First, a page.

In Prague, Bergmann studied philosophy with Anton Marty, a member of the Brentano School, and was influenced by the philosophy of Bernard Bolzano, to whom he dedicated his first monography. After his graduation, Bergmann worked as a librarian in the Charles University Library in Prague between 1906 and 1919. In Prague, Bergmann was an active member of the cultural and philosophical Salon of Berta Fanta (his mother-in-law), along with other Jewish intellectuals of his generation, including Felix Weltsch, Max Brod, Albert Einstein, and Franz Kafka. Bergmann also counted among the leaders of the Bar Kochba movement, an association for Jewish Students at Charles University that, through the help of Martin Buber, contributed to the cultural renewal of Western-European Jewry at the beginning of the 20th century. Bergmann served as the chair of Bar Kochba in 1903 and in that year also played an important role in coordinating the activity of all Jewish students‘ organizations belonging to the Austrian Empire.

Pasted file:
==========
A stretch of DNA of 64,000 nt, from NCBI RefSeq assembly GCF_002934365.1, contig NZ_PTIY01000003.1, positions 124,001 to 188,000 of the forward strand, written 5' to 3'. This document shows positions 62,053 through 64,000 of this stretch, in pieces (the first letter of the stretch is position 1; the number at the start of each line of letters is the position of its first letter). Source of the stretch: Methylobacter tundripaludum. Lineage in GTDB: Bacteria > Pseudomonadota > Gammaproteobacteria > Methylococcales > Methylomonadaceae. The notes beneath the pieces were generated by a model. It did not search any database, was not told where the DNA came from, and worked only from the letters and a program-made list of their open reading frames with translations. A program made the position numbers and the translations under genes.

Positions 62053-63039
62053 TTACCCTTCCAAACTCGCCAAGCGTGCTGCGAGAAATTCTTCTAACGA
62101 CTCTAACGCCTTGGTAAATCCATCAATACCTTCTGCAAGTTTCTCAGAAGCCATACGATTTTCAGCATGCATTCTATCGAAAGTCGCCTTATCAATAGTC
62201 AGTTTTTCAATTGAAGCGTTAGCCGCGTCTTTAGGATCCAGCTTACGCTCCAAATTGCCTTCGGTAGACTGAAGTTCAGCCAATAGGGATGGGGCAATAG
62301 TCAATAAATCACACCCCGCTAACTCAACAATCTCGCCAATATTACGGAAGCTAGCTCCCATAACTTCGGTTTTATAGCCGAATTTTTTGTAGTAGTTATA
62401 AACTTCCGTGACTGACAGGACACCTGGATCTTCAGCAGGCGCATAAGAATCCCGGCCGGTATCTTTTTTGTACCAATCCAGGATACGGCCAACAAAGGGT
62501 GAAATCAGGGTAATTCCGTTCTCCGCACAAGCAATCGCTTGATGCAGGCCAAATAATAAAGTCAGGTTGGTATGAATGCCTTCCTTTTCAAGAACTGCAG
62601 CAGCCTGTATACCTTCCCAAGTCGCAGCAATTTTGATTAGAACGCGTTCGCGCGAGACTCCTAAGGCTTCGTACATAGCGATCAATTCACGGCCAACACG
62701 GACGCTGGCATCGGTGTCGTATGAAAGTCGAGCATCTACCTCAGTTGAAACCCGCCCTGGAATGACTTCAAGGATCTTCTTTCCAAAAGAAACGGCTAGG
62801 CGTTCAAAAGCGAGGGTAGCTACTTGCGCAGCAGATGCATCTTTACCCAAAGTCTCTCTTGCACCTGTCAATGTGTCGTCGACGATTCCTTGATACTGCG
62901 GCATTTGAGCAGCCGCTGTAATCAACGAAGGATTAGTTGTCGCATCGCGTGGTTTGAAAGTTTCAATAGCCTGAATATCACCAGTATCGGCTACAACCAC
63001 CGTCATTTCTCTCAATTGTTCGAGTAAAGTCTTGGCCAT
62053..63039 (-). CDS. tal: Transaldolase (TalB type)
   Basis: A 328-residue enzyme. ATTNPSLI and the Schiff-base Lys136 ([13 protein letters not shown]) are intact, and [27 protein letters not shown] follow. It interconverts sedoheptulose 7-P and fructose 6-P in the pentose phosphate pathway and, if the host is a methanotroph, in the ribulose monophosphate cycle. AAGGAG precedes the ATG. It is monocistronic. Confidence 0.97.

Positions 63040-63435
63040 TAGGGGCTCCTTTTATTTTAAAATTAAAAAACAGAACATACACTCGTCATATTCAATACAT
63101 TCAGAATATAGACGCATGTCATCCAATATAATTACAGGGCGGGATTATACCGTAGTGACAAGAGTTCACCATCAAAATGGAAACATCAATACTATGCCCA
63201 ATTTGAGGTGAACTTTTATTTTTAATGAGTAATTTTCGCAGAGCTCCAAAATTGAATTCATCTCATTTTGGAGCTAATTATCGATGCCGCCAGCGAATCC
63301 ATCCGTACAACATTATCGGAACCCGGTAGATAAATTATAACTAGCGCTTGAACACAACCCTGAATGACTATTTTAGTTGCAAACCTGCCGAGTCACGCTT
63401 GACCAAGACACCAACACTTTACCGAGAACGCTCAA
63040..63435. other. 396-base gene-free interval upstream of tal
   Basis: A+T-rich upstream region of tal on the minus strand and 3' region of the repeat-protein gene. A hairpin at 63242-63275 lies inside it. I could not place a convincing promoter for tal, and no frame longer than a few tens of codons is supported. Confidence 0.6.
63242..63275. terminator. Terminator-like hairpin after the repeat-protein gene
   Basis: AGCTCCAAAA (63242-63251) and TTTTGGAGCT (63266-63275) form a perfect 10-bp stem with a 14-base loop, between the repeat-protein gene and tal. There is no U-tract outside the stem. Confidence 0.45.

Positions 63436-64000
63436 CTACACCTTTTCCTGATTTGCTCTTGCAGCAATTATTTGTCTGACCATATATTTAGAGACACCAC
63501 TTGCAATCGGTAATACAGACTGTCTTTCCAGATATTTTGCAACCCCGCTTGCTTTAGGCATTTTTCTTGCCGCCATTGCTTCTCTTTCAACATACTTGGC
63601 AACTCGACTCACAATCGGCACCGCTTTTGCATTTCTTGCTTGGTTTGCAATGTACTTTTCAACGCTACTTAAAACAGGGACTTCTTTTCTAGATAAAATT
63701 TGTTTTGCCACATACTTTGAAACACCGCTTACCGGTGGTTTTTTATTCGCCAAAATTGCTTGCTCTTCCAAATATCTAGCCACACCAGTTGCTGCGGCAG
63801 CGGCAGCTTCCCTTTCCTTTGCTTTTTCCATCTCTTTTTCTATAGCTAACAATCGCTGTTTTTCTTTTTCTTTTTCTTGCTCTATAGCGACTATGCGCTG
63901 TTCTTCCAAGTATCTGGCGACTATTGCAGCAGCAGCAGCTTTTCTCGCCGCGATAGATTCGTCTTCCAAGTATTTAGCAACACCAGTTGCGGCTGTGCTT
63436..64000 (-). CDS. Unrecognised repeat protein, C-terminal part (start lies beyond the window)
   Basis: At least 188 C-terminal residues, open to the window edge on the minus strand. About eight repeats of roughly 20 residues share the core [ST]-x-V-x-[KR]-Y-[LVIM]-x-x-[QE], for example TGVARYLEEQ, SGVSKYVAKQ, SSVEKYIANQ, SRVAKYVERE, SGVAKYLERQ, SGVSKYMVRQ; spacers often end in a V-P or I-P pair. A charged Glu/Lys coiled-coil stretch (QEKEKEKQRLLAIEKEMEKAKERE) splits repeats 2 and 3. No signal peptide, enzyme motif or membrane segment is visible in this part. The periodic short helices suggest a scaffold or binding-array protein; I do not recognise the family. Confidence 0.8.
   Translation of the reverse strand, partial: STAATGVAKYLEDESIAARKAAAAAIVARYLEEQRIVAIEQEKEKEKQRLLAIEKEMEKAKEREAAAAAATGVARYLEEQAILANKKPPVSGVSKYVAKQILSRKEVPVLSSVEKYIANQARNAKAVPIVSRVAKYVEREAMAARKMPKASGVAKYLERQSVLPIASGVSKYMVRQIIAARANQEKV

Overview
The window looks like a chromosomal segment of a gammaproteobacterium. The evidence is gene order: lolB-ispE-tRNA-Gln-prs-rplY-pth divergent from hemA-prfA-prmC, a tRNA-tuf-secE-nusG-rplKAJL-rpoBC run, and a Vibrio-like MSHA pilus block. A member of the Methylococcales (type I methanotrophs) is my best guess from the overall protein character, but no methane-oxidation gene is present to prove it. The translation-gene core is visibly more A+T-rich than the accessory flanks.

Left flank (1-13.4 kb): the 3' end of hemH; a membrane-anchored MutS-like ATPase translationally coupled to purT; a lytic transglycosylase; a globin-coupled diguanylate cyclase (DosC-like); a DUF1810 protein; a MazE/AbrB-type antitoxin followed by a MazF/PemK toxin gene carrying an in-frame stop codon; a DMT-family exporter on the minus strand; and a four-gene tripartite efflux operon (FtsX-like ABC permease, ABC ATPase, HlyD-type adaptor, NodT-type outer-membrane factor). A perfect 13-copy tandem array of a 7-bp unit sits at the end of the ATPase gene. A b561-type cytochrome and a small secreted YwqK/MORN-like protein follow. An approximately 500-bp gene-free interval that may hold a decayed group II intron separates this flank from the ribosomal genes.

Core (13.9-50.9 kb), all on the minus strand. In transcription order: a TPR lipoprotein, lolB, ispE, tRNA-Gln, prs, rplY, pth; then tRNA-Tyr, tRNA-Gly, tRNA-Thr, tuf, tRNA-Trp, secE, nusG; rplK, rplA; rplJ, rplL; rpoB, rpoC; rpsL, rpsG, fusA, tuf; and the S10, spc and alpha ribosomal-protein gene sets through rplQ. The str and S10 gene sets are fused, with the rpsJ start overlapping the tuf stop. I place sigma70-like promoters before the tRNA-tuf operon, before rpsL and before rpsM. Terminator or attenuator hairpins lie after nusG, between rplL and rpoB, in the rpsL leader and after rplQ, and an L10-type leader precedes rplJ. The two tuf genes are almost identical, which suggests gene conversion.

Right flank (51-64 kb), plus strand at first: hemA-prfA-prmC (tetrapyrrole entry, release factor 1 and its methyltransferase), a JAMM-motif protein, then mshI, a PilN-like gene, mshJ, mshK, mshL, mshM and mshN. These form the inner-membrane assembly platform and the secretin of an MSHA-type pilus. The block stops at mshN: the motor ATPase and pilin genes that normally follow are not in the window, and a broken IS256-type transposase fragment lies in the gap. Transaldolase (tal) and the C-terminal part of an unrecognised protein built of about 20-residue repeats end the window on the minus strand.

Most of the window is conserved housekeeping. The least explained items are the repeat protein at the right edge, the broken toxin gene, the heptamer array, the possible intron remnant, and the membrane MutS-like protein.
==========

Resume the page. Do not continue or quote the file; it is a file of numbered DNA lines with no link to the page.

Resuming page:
Immediately after the first world war, Bergmann first served in the delegation representing Czechoslovak Jewry at the Paris Peace Conference and then moved to London, where he worked as an employee at the Educational Department of the World Zionist Organization. Later on, in May 1920, Bergmann emigrated with his family to Palestine and settled in Jerusalem, where he was appointed the first director of the Jewish National and University Library (1920–1935). From 1928 on, Bergmann lectured in modern philosophy at the newly established Hebrew University, and in 1935 he was nominated full professor in the Department of Philosophy. In the same year, he was elected the first rector of the Hebrew University (1935–1938). During his office, Bergmann contributed significantly to enhancing the university’s stature and helped determine the direction of its academic activity. During the visit of T. G. Masaryk, the first Czechoslovak President in Palestine in 1927, Bergmann became his guide. Immediately after World War II, Bergmann came to Prague and organized in cooperation with the Prague Jewish Museum, the transport of valuable Hebrew books that were collected by the Nazis in Theresienstadt to Palestine.